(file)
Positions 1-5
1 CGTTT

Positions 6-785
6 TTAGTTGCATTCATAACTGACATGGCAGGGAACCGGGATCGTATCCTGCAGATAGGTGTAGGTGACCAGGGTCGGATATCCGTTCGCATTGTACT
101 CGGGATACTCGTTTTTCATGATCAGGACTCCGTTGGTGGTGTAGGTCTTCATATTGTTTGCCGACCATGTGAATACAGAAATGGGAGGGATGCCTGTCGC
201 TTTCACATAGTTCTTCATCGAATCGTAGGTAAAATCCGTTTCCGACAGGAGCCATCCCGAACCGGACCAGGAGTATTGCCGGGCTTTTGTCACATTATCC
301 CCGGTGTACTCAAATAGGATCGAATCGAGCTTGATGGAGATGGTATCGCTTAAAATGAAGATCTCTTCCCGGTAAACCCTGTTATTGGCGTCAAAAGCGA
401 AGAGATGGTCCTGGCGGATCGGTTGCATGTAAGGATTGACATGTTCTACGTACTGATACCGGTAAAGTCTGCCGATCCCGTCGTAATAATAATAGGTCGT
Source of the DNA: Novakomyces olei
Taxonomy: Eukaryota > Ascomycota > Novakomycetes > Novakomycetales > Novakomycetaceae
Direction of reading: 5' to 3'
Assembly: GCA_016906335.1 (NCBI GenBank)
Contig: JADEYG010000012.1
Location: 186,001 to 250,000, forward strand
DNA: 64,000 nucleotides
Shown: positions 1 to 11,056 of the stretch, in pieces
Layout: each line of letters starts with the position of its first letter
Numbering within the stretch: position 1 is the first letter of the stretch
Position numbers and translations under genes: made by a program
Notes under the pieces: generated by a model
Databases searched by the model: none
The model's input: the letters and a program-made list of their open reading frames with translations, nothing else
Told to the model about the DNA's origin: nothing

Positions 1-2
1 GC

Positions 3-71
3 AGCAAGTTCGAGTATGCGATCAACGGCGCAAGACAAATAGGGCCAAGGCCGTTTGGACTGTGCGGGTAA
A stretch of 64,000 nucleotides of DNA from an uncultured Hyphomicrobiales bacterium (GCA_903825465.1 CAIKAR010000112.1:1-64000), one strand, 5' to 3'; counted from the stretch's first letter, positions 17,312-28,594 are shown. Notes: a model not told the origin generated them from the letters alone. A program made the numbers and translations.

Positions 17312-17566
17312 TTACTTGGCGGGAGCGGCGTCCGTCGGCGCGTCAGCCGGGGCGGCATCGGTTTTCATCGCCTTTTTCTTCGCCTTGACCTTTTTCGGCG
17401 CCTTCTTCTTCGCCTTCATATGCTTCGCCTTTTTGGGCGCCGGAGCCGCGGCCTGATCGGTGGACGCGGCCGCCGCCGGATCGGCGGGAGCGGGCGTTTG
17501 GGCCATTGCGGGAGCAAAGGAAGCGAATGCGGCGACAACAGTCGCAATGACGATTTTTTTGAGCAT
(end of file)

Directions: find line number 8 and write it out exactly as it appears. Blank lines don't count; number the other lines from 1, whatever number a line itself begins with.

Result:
401 AGAGATGGTCCTGGCGGATCGGTTGCATGTAAGGATTGACATGTTCTACGTACTGATACCGGTAAAGTCTGCCGATCCCGTCGTAATAATAATAGGTCGT